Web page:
- Associated Press - Sunday, March 23, 2014

VIRGINIA BEACH, Va. (AP) - When the company behind the failed magnetic levitation - or maglev - train at Old Dominion University submitted a proposal to build a mass transit system using the technology in Virginia Beach, city officials seemed skeptical.

At the time, Councilman Jim Wood said it would be a waste of time to even review American Maglev Technology’s proposal.

Now it appears minds are changing, in part after a visit earlier this month to the company’s test track outside Atlanta. Deputy City Manager Dave Hansen and several staffers and council members - including Wood - met with engineers and rode a maglev train on 2,000 feet of track. They presented their findings to the City Council last Tuesday, some describing the technology as “extremely smooth,” ”amazing” and “impressive.”

The price also helped. At $334 million, American Maglev’s proposal is a third the cost of other estimates for a publicly funded light-rail system, which have exceeded $1 billion. And because its elevated tracks would go over existing roads, acquiring land would be significantly cheaper, said Councilman John Uhrin, who went on the trip.

The catch: American Maglev has to prove its technology will work in Virginia Beach after it failed in Norfolk.

Its proposal includes privately funding construction of a $34 million pilot project stretching 0.8 of a mile, from the Convention Center to the former Dome site at 19th Street and Arctic Avenue. The company would have to extend it farther to meet federal criteria, Uhrin said.

If it failed, the city would pay nothing and American Maglev would have to remove what it built, said Councilman John Moss, who also went on the trip.

He said American Maglev and its partner, The ACS Group, seemed confident they could deliver.

They’ve dubbed their system The Wave and propose building a 12.1-mile line from Newtown Road to the Oceanfront. It would be carbon-free, wouldn’t need a human operator for each car, and would run on electricity - some from solar panels and the trains’ braking systems, the proposal said.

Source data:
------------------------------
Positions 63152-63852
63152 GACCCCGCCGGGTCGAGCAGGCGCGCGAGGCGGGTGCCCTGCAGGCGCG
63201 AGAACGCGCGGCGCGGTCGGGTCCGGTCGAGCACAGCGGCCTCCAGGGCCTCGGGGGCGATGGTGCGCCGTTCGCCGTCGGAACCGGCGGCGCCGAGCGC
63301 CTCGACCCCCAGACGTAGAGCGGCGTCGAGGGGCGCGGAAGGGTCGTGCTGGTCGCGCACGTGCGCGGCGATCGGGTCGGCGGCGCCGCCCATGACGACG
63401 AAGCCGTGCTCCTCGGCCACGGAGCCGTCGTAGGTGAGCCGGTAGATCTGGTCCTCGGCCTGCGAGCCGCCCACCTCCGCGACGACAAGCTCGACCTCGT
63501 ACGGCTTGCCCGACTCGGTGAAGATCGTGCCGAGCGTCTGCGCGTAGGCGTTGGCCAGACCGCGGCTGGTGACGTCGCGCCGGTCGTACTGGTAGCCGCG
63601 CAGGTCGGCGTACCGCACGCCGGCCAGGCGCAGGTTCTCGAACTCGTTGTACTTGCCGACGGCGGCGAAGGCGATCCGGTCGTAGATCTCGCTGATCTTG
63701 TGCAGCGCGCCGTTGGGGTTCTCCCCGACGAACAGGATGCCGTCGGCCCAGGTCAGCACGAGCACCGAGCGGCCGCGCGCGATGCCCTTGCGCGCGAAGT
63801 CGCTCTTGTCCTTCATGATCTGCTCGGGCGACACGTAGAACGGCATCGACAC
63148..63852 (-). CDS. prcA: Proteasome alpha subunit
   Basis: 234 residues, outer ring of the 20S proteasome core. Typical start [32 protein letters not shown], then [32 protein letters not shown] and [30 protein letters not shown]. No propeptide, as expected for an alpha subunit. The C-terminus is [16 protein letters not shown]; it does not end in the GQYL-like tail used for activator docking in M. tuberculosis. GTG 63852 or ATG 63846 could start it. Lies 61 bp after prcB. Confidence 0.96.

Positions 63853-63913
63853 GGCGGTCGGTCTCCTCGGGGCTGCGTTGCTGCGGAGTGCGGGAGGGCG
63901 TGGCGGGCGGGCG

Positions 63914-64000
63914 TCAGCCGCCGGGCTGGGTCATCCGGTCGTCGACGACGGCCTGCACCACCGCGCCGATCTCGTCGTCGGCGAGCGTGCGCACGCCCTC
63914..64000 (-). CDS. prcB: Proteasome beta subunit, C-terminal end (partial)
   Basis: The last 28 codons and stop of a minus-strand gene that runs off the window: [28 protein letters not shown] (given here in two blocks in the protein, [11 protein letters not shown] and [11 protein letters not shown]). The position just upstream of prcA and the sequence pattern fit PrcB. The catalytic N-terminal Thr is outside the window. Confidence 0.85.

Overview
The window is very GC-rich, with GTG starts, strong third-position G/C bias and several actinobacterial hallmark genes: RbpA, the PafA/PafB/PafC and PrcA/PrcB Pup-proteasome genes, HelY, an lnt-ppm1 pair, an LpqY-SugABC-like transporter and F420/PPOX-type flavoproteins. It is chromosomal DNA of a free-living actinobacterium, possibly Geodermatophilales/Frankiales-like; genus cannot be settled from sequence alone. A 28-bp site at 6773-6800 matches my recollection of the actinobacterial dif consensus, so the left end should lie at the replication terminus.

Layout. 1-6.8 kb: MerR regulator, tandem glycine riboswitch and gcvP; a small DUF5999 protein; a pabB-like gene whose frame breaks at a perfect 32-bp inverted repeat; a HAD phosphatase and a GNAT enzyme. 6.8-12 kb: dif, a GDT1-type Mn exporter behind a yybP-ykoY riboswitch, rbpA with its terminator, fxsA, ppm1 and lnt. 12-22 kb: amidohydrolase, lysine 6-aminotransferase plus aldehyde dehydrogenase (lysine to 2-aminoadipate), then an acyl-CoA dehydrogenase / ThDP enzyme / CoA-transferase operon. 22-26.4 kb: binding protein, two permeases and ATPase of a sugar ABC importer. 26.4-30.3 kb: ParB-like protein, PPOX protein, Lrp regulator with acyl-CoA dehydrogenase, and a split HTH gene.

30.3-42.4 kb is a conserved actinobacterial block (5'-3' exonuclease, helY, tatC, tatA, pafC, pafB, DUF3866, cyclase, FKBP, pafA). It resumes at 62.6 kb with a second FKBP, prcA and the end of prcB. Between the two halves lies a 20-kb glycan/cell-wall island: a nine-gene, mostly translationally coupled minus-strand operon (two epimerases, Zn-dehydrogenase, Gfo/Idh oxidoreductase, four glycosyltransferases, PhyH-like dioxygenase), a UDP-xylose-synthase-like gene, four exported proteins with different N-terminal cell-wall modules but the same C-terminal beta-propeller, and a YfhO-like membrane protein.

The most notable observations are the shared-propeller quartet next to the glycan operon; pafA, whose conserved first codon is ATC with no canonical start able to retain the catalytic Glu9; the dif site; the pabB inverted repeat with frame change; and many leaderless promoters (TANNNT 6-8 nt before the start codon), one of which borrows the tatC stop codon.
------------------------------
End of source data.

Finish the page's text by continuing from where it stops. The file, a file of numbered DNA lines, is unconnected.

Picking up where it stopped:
In 2001, American Maglev assembled tracks at ODU, but its prototype failed, and money ran out. The school has since used part of the track for research into magnetic levitation trains.

In addition to overcoming the “ODU stigma,” maglev faces another obstacle: Riders taking The Tide from Norfolk would have to switch trains at Newtown Road. The proposal includes money to relocate and revamp the Tide station there.

The city is reviewing two other light-rail proposals from private groups.

The first, from former Hampton Roads Transit head Phil Shucet, proposes building a 5.2-mile line from Newtown Road to Rosemont Road for $235 million.

The second, from California-based Parsons Construction Group, wants to extend The Tide to the Oceanfront. It has not publicized a price.

All three groups have kept some financial information confidential, including how much of the project they would ask taxpayers to fund.

Hampton Roads Transit has said an option paid for entirely by the public would cost more than $1 billion if it stretched to the Oceanfront. City officials have said they may consider a starter line to Town Center, instead.

They are awaiting completion of an environmental impact statement, due this spring.

City Manager Jim Spore said of the maglev pitch, “I think we were fairly encouraged with what we saw.”

Wood said he’s not sold just yet.

“I wouldn’t say

I’m converted,” he said. “But I am impressed by the technology, and I’m impressed by the cost-effectiveness of the technology if it does work as it’s supposed to.”


Information from: The Virginian-Pilot, https://pilotonline.com

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